The Political Brain: The Role of Emotion in Deciding the Fate of the Nation

The Political Brain: The Role of Emotion in Deciding the Fate of the Nation Review

The Political Brain is a groundbreaking investigation into the role of emotion in determining the political life of the nation. For two decades Drew Westen, professor of psychology and psychiatry at Emory University, has explored a theory of the mind that differs substantially from the more "dispassionate" notions held by most cognitive psychologists, political scientists, and economists—and Democratic campaign strategists. The idea of the mind as a cool calculator that makes decisions by weighing the evidence bears no relation to how the brain actually works. When political candidates assume voters dispassionately make decisions based on "the issues," they lose. That's why only one Democrat has been re-elected to the presidency since Franklin Roosevelt—and only one Republican has failed in that quest. In politics, when reason and emotion collide, emotion invariably wins. Elections are decided in the marketplace of emotions, a marketplace filled with values, images, analogies, moral sentiments, and moving oratory, in which logic plays only a supporting role. Westen shows, through a whistle-stop journey through the evolution of the passionate brain and a bravura tour through fifty years of American presidential and national elections, why campaigns succeed and fail. The evidence is overwhelming that three things determine how people vote, in this order: their feelings toward the parties and their principles, their feelings toward the candidates, and, if they haven't decided by then, their feelings toward the candidates' policy positions.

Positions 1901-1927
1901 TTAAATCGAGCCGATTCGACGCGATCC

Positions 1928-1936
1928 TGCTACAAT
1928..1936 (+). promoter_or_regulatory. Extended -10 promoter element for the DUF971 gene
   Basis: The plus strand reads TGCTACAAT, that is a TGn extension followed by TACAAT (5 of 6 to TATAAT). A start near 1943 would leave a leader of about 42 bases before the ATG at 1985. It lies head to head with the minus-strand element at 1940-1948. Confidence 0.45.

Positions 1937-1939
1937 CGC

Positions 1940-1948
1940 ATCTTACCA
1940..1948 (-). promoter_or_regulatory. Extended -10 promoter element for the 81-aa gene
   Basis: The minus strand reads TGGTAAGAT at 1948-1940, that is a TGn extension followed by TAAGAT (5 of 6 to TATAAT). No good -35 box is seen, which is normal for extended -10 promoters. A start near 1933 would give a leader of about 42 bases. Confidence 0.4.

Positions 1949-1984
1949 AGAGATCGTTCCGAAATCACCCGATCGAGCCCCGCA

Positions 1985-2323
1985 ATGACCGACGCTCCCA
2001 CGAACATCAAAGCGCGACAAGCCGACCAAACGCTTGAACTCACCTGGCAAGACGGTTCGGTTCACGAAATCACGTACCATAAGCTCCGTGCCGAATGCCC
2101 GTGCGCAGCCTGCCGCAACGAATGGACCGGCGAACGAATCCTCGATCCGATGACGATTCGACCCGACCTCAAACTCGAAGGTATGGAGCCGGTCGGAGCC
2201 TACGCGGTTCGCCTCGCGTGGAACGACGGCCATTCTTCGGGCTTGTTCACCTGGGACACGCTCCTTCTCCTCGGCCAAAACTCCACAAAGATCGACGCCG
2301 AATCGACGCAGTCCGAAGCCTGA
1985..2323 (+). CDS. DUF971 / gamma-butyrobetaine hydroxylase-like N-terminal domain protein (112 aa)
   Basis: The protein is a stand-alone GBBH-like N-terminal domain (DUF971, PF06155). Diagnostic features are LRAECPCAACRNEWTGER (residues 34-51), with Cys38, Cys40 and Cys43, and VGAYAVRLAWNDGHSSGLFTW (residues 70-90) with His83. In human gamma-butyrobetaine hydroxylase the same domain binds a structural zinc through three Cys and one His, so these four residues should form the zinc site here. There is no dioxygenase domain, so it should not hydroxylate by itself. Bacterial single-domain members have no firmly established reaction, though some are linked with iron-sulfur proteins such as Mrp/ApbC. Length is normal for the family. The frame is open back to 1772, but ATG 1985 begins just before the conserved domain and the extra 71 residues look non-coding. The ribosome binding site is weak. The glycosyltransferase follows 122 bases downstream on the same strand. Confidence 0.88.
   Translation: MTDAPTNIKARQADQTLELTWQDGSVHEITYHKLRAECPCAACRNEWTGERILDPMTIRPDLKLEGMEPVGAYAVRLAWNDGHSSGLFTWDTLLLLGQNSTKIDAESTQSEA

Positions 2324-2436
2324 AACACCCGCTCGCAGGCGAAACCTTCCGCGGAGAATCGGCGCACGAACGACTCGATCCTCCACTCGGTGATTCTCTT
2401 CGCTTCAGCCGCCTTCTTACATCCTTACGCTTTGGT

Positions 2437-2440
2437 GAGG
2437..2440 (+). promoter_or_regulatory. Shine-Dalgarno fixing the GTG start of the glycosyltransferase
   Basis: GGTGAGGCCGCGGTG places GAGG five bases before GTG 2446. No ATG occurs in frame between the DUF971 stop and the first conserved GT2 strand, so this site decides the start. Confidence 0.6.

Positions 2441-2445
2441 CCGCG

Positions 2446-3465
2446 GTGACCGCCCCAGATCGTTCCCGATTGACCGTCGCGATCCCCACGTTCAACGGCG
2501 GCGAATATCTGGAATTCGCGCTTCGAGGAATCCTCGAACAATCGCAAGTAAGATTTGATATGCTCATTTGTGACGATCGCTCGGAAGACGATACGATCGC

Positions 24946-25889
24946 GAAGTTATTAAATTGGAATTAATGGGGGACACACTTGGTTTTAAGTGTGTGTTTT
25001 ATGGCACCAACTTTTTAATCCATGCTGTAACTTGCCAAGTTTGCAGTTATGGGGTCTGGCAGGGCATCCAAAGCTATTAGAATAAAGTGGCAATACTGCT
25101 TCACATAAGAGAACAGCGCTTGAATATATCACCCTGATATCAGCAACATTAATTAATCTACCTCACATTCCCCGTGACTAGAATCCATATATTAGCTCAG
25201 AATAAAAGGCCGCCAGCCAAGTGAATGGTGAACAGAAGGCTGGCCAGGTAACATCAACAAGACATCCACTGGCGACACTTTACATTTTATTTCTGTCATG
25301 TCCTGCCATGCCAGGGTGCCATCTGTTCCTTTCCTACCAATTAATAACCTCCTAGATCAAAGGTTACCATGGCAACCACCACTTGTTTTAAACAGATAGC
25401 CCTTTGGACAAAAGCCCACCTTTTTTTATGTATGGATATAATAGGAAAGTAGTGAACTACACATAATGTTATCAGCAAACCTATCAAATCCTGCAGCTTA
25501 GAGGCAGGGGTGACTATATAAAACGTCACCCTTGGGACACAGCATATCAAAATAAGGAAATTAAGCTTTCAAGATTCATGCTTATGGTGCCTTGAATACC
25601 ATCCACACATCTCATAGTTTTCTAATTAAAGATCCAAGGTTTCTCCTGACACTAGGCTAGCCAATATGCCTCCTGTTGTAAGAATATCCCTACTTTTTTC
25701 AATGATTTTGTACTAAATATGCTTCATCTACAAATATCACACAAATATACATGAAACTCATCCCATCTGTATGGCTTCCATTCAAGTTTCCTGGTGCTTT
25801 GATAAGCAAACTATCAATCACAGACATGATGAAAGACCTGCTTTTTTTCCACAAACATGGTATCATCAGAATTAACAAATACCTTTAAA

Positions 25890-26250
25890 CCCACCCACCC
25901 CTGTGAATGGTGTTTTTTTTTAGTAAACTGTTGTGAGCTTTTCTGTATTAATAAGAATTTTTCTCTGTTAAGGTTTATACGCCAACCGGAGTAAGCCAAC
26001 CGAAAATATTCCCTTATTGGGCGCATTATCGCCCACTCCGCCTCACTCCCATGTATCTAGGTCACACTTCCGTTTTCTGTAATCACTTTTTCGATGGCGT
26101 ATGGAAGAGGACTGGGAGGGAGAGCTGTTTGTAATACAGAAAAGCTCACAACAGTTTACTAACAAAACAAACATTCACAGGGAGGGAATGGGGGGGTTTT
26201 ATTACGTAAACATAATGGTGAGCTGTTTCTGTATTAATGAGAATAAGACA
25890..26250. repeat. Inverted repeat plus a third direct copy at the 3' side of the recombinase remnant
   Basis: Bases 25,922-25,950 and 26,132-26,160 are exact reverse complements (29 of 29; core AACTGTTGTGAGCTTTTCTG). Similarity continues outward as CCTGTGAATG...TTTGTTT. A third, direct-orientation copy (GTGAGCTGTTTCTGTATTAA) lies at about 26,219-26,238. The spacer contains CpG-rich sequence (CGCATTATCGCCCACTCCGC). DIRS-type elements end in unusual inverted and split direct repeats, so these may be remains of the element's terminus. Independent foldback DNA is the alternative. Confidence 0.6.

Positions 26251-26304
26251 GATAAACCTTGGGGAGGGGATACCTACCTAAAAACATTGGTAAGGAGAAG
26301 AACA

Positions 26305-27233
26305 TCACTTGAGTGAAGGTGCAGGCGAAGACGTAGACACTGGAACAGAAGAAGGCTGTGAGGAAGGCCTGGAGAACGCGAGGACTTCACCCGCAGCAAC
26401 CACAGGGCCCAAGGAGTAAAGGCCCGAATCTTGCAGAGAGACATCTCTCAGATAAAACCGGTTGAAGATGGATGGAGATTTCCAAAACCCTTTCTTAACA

Westen turns conventional political analyses on their head, suggesting that the question for Democratic politics isn't so much about moving to the right or the left but about moving the electorate. He shows how it can be done through examples of what candidates have said—or could have said—in debates, speeches, and ads. Westen's discoveries could utterly transform electoral arithmetic, showing how a different view of the mind and brain leads to a different way of talking with voters about issues that have tied the tongues of Democrats for much of forty years—such as abortion, guns, taxes, and race. You can't change the structure of the brain. But you can change the way you appeal to it. And here's how…

Title:The Political Brain: The Role of Emotion in Deciding the Fate of the Nation
Edition Language:English

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    Some Testimonial About This Book:

  • John

    The book started off in superb fashion-tossing out psychological gems like candy to the reader, but the grotesque bias that clouds an otherwise intelligent person makes this a difficult read and an aw...

  • Austin Kleon

    Very good. My map: ...

  • Gordon

    In the 2004 Presidential election, George Bush beat John Kerry by “Swift Boating” him. Karl Rove, Bush’s campaign strategist, recruited a group of military veterans of the Republican far-right p...

  • Isis

    The thesis of this book is that voters make choices based on emotion ("gut") rather than on logical reasoning, and that Republicans understand this and use it to advantage in their ads and speeches, w...

  • Charlene

    This book could have been titled, "How Liberals Can Be More Effective When They Stop Relying on Facts and Begin to Understand Emotions of the Masses and What Drives Decision Making."I am a diehard lib...

  • Bruce

    I echo Robert Kuttner's and Bill Clinton's comments : This is the most illuminating book about American politics I've ever read. The author is a clinical and theoretical psychologist who also has an i...

  • Daniel Clausen

    I read parts of this book as part of a discussion group. The discussion group presented parts of the book as mini-posts. I didn't get to finish the book, but I loved the main point--that politicians s...

  • Gary

    The book lays out the universal way we see and develop our beliefs concerning the world in the realm of politics. The first third of the book was masterful when the author stuck to the science (mostly...

  • Ericka

    I'm still in the middle of this, and though I like it, I'm a bit concerned about some of the language of the book. However, these issues aside (and lets see if they are answered by the end of the book...

  • Pat Simen

    This book is absolutely fantastic. It combines the stuff that I work on in my research (how emotion affects decision making) with an analysis of failed Democratic political campaigns of the past. Asid...